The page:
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65.111 Revised

 

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masterrigger1  (D 14167)

Jun 3, 2010, 9:05 AM
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65.111 Revised Can't Post

The FAA in Washington has finally sent me a revised rule that clarifies the fact that you have to be an appropriately rated rigger to do work on Main canopies.

Yes, appropriately rated means the by the type of work being done.

Minor=Senior rigger
Major and alterations=Master rigger
It only took about 5 years FCOL.

BS,
MEL
Attachments: 2010-13388.pdf (58.8 KB)


sundevil777  (D License)

Jun 3, 2010, 9:13 AM
Post #2 of 67 (2143 views)
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Re: [masterrigger1] 65.111 Revised [In reply to] Can't Post

This includes packing, correct? So now DZs will have to be ready to claim that packers are actually being supervised by riggers, correct?


JohnRich  (D License)

Jun 3, 2010, 10:03 AM
Post #3 of 67 (2096 views)
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Re: [sundevil777] 65.111 Revised [In reply to] Can't Post

In reply to:
This includes packing, correct? So now DZs will have to be ready to claim that packers are actually being supervised by riggers, correct?

Quote:
"This action amends the requirements for individuals who pack, maintain, or alter main parachutes of a dual-parachute system—those with main and ‘‘back up’’ parachutes—to be used for parachute jumping in connection with civil aircraft of the United States. It expressly limits the authority of a non-certificated person who is not under the supervision of an appropriate current certificated parachute rigger to only pack the main parachute of a dual-parachute system when that person will be the next jumper to use the parachute."
That's the way it's been all along, I believe. If you're packing the main canopy for someone else, then you are required to be under the supervision of a rigger.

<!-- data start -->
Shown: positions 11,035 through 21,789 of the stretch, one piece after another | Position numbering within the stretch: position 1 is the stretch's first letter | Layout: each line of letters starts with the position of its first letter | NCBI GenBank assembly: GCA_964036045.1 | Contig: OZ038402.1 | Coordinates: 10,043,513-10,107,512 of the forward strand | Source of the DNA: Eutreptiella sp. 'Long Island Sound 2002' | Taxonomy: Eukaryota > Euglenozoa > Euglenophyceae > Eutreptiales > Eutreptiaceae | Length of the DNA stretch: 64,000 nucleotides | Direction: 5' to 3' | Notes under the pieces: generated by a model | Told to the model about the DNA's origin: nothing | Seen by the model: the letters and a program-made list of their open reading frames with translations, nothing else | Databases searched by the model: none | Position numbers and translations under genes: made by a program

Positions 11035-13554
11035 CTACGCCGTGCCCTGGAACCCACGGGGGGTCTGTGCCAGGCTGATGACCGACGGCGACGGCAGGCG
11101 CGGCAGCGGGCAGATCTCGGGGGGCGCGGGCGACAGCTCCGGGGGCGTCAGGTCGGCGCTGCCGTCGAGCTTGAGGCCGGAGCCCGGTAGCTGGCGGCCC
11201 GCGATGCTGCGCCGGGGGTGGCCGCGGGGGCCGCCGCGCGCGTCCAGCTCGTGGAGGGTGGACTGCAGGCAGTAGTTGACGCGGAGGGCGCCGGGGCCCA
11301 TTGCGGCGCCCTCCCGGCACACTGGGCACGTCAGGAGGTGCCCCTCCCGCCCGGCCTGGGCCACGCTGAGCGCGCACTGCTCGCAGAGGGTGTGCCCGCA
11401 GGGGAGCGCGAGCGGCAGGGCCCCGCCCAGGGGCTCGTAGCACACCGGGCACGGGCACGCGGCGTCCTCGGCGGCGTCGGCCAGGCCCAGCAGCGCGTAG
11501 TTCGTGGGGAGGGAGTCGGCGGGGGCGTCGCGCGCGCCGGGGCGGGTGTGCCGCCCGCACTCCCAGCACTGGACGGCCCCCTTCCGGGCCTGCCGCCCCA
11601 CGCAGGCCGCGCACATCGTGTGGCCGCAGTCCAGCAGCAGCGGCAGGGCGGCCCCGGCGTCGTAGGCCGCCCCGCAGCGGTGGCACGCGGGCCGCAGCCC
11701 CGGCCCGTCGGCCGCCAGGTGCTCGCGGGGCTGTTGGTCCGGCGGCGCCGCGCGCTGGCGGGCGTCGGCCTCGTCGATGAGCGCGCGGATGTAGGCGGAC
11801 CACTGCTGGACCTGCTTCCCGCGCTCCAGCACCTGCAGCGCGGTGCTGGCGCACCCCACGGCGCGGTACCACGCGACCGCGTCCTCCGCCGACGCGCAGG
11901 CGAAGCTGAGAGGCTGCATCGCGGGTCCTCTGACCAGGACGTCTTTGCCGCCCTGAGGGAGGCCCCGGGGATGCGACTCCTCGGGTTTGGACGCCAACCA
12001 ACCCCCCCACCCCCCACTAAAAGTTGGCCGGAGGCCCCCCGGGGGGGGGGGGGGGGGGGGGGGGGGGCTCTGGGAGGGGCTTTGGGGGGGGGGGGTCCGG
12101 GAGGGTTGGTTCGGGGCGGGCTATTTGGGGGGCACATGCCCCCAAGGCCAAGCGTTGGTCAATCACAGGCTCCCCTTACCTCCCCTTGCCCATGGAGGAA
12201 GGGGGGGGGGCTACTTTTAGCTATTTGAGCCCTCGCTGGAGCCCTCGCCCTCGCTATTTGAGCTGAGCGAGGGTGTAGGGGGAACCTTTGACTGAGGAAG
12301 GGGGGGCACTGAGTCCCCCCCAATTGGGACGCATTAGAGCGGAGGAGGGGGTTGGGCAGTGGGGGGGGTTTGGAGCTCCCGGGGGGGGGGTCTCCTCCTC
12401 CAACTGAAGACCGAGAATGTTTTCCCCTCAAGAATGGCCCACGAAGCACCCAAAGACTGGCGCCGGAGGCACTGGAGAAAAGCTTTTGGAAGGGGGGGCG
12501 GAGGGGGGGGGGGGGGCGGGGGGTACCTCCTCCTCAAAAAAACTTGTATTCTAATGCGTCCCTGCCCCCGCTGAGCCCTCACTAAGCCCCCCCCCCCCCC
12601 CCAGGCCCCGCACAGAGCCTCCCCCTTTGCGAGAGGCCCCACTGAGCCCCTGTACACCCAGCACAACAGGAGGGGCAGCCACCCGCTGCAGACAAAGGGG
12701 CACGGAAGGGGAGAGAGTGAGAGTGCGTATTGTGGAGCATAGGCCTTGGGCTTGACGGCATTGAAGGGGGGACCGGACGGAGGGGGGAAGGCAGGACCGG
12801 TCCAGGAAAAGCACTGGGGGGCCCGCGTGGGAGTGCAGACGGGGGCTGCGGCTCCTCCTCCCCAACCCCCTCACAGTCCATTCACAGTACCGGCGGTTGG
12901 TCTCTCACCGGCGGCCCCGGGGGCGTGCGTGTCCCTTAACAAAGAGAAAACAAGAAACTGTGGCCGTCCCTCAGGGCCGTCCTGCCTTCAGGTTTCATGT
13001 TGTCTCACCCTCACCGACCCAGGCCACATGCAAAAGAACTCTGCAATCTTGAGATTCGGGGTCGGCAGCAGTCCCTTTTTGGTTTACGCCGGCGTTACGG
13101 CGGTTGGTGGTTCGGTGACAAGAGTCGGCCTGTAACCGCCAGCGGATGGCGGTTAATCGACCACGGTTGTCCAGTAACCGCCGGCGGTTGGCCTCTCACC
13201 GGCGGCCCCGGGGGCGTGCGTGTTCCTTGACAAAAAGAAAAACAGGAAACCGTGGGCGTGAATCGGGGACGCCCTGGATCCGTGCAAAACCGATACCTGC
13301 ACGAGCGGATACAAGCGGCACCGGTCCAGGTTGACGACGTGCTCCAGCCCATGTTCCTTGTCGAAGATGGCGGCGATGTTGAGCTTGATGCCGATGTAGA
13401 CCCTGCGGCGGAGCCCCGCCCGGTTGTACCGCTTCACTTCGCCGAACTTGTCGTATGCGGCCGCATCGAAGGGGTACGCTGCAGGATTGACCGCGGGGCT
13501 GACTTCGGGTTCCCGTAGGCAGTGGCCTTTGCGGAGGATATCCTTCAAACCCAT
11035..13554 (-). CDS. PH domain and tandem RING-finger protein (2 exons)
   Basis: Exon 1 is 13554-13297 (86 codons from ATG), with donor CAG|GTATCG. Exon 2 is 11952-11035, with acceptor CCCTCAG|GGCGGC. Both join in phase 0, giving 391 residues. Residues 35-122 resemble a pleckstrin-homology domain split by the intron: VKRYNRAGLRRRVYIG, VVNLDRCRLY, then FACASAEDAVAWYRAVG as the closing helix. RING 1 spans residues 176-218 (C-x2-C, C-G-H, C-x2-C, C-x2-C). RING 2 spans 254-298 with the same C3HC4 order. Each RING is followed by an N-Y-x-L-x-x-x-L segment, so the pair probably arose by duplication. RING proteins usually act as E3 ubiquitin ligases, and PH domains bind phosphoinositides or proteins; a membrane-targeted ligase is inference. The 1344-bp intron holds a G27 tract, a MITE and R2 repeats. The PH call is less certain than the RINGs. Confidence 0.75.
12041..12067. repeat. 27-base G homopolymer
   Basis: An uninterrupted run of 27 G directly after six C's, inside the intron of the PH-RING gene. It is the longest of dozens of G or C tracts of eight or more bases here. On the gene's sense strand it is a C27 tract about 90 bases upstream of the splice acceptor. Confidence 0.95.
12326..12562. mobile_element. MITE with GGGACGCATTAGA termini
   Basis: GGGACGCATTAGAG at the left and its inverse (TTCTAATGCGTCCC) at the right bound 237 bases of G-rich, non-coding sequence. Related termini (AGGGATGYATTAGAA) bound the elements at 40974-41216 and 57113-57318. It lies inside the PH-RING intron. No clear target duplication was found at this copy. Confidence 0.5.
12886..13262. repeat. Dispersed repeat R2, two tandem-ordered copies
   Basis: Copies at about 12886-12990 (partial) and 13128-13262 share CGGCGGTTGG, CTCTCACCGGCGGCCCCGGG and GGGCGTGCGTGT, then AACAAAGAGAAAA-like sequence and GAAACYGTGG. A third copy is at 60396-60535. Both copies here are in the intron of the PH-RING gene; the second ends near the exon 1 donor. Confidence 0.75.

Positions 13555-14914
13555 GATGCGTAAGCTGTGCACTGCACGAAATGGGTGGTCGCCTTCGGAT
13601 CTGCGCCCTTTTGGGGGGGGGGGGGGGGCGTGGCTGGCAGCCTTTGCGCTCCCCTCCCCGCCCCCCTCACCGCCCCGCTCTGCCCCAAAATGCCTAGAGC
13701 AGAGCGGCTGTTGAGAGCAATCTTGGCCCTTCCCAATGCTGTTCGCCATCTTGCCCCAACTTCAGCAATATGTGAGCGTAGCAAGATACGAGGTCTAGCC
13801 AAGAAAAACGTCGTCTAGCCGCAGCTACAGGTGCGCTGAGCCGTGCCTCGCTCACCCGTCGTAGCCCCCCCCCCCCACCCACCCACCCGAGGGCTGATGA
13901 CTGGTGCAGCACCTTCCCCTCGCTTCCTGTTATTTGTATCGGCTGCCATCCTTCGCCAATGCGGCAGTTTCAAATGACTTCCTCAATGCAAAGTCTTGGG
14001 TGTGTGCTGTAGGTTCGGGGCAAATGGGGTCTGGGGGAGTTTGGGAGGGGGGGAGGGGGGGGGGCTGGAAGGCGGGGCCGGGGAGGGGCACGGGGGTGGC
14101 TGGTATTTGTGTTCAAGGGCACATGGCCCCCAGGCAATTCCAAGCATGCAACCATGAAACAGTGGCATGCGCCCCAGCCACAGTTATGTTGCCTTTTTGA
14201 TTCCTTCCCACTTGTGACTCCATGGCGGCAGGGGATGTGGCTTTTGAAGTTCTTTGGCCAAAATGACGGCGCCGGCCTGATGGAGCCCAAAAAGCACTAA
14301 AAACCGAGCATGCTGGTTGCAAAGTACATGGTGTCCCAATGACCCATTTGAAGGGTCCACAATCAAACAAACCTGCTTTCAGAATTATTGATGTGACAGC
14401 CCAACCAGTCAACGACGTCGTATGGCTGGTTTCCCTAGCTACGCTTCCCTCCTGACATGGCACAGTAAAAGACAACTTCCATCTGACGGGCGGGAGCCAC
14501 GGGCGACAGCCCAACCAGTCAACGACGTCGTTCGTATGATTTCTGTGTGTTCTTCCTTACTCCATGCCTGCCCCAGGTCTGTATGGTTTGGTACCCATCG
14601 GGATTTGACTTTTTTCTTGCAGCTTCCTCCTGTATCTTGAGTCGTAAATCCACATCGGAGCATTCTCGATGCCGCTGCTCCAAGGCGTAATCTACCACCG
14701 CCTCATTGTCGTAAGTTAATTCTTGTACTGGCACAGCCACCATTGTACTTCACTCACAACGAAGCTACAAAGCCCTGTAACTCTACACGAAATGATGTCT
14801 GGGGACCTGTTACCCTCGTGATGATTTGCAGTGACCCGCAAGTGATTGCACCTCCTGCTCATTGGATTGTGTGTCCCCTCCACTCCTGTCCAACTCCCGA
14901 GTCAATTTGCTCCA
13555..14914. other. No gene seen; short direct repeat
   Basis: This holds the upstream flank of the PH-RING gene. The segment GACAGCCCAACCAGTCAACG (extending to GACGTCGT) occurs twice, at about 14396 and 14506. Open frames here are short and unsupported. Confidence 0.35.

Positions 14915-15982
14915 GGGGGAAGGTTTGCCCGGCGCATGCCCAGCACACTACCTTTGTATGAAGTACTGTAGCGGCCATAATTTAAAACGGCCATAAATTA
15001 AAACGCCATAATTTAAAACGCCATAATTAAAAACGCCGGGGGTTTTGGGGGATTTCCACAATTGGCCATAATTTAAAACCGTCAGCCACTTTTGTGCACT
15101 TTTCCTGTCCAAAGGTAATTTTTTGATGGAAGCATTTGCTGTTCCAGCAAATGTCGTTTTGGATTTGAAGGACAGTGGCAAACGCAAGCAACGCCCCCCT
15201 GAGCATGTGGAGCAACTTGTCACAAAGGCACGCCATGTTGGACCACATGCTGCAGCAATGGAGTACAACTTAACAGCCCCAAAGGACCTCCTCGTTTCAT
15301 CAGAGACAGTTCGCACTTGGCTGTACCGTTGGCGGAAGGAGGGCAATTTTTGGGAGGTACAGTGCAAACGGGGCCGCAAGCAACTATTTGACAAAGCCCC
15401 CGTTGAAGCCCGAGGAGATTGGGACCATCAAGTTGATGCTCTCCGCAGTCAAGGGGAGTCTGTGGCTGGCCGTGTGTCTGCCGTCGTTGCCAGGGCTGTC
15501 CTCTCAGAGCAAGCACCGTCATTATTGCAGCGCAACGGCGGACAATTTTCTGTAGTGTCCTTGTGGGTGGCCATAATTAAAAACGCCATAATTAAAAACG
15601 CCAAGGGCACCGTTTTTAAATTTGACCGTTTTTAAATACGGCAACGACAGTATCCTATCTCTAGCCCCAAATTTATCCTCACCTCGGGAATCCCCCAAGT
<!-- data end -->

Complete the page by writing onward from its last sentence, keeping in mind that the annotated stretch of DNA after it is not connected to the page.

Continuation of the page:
Then you get into the whole definitional problem of what constitutes "supervision"...

The main purpose of this change looks like it was to remove the ambiguity in the language that could be misinterpreted to allow non-riggers to perform maintenance on their own canopies.

Packing and maintenance are two different things.


(This post was edited by JohnRich on Jun 3, 2010, 10:09 AM)


mark  (D 6108)

Jun 3, 2010, 10:09 AM
Post #4 of 67 (2086 views)
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Re: [sundevil777] 65.111 Revised [In reply to] Can't Post

In reply to:
This includes packing, correct? So now DZs will have to be ready to claim that packers are actually being supervised by riggers, correct?

No change to that requirement, which is in Part 105.43 and 105.45.

In the past, packers were required to be "directly supervised" by riggers.
Now, packers are still required to be "directly supervised" by riggers.

"Direct supervision" is defined in 105.3, and requires the supervising rigger to personally observe the process to the extent necessary, and to take responsibility for the pack.

Mark


JohnRich  (D License)

Jun 3, 2010, 10:11 AM
Post #5 of 67 (2077 views)
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Re: [mark] 65.111 Revised [In reply to] Can't Post

In reply to:
requires the supervising rigger to personally observe the process to the extent necessary, and to take responsibility for the pack.

Yes. And that doesn't necessarily mean the rigger has to stand there and observe every fold and every line stow of every pack job. If he watches a packer perform his work several times and is satisfied that he is doing it properly, then that is "to the extent necessary".


DiverMike  (C 40024)

Jun 3, 2010, 10:12 AM
Post #6 of 67 (2072 views)
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Re: [JohnRich] 65.111 Revised [In reply to] Can't Post

In reply to:
Then you get into the whole definitional problem of what constitutes "supervision"...

I think the concensus is a rigger has to be onsite and generally sober

"...the FAA believes that adding the word "direct" clarifies the FAA's intent that a certificated rigger must be on the premises during the parachute packing process. The certificated riggers presence ensures that he/she is readily available in person for consultation."


(This post was edited by DiverMike on Jun 3, 2010, 10:12 AM)


riggerpaul  (D 28098)

Jun 3, 2010, 11:02 AM
Post #7 of 67 (2036 views)
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Re: [masterrigger1] 65.111 Revised [In reply to] Can't Post

In reply to:
The FAA in Washington has finally sent me a revised rule that clarifies the fact that you have to be an appropriately rated rigger to do work on Main canopies.

Yes, appropriately rated means the by the type of work being done.

Minor=Senior rigger
Major and alterations=Master rigger
It only took about 5 years FCOL.

BS,
MEL

On the other hand, let us not think that they fixed it all once and for all.

From the document you linked, I quote the following
§ 65.111 Certificate required.

* * * * *

(b) No person may pack any main parachute of a dual-parachute system to be used for intentional parachute jumping in connection with civil aircraft of the United States unless that person—